Leo Dougherty, Kate’s last surviving son, sold the family’s remaining 40 acres and the house in 1977 to the archdiocese as a future church site. After his death in 1983, his surviving relatives assumed the house would be torn down, so they stripped it of furniture and light fixtures. About the only things left behind were a few pots and pans and a clawfoot bathtub.


But longtime Duvall residents had higher hopes. They wanted to buy part of the property and the house to preserve as a museum.


In 1996, after more than a decade of work, historical society members, King County, Duvall and the archdiocese struck a deal. The city secured more than 20 acres for a park and an acre that contains the house and outbuildings. That site was designated a county landmark.


Its close brush with development wasn’t the first crisis for the Dougherty House.


James O’Leary built it as a home for his would-be bride in 1888, on a homestead closer to the Snoqualmie River. After she changed her mind about marrying, O’Leary never lived in the house. John and Kate Dougherty purchased the house and 160 acres and moved their then three children into it in 1889.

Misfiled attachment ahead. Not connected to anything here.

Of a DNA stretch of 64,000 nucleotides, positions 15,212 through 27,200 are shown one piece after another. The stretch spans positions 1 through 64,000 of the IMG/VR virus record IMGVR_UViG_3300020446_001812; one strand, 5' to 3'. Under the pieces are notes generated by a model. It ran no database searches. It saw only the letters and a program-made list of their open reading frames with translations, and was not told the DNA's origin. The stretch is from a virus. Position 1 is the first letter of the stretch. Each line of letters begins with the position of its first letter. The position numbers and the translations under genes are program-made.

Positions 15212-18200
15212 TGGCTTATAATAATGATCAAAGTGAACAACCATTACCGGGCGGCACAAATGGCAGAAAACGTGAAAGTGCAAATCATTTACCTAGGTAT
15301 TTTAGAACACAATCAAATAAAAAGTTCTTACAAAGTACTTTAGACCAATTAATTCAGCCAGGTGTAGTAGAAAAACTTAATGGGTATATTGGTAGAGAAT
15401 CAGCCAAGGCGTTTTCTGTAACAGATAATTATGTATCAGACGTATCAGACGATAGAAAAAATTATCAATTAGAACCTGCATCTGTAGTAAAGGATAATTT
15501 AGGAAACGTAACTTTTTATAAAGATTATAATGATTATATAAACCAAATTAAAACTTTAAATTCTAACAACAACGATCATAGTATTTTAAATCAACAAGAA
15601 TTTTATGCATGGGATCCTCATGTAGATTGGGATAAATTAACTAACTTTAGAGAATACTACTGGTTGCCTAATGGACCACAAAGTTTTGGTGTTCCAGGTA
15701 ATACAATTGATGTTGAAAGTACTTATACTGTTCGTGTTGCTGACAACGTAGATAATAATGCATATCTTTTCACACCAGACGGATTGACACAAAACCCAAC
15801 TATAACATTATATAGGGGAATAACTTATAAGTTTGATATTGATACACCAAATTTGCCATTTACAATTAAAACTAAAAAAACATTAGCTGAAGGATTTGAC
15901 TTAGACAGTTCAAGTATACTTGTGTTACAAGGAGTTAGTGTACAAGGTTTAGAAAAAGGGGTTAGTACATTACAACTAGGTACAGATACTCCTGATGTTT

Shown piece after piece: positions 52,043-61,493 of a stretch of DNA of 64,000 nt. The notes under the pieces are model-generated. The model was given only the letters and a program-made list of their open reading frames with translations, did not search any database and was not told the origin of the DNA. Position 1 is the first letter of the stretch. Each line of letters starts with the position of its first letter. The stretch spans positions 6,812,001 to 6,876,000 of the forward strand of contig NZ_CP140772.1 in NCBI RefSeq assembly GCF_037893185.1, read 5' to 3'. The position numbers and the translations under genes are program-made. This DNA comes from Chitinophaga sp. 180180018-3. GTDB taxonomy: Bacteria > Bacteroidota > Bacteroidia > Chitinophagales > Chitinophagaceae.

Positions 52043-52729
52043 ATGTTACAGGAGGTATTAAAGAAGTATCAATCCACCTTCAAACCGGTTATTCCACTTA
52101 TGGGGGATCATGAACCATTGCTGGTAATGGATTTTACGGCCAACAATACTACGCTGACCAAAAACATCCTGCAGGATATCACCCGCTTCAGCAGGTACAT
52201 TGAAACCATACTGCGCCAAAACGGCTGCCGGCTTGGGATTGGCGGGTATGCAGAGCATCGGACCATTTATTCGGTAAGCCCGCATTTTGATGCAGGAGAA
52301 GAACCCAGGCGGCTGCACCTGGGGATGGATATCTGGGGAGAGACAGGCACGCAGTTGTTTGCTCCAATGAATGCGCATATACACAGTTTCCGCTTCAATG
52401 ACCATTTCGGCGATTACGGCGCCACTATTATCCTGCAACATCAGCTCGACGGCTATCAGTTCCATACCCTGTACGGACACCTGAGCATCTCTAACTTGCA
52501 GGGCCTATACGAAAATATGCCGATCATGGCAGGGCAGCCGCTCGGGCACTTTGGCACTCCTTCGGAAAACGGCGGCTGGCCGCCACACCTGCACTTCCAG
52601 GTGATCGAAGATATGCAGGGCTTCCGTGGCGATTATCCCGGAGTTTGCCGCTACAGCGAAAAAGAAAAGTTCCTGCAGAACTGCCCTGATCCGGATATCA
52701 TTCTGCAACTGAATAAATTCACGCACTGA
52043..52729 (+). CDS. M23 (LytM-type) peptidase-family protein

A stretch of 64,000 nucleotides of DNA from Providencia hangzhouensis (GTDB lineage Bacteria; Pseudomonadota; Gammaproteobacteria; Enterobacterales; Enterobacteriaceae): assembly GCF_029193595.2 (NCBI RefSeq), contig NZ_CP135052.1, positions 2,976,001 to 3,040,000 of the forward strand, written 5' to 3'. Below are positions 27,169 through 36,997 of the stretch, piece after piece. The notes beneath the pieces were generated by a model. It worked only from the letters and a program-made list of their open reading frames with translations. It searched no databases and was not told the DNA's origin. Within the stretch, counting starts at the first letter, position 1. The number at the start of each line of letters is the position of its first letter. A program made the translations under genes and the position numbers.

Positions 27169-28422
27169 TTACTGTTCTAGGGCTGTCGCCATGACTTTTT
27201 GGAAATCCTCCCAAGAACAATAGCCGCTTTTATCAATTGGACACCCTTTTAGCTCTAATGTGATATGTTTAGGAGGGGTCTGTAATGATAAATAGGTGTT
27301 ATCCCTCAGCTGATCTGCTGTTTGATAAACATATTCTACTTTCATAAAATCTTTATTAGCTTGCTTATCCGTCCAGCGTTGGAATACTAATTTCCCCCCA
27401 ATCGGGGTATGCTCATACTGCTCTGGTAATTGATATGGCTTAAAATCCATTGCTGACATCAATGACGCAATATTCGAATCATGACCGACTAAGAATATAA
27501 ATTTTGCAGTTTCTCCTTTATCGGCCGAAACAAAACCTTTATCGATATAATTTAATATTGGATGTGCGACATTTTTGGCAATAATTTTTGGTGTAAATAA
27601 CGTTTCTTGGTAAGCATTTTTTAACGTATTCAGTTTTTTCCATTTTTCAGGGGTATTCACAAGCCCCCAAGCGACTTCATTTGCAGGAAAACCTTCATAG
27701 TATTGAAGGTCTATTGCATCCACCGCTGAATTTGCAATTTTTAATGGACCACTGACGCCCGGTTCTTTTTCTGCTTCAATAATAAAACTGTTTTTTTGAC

To get to the property from their Seattle home, the family traveled north to Everett, where they bought tickets on a paddlewheel boat that carried them inland. In that era, shallow-draft paddlewheelers were the trucks and trains of the Snoqualmie Valley, carrying freight and passengers as far upstream as Fall City.


John and Kate Dougherty had five more children before he died in 1903. Kate worked the farm and raised her children, and like other Duvall residents welcomed the advent of the railroad in the early 1900s.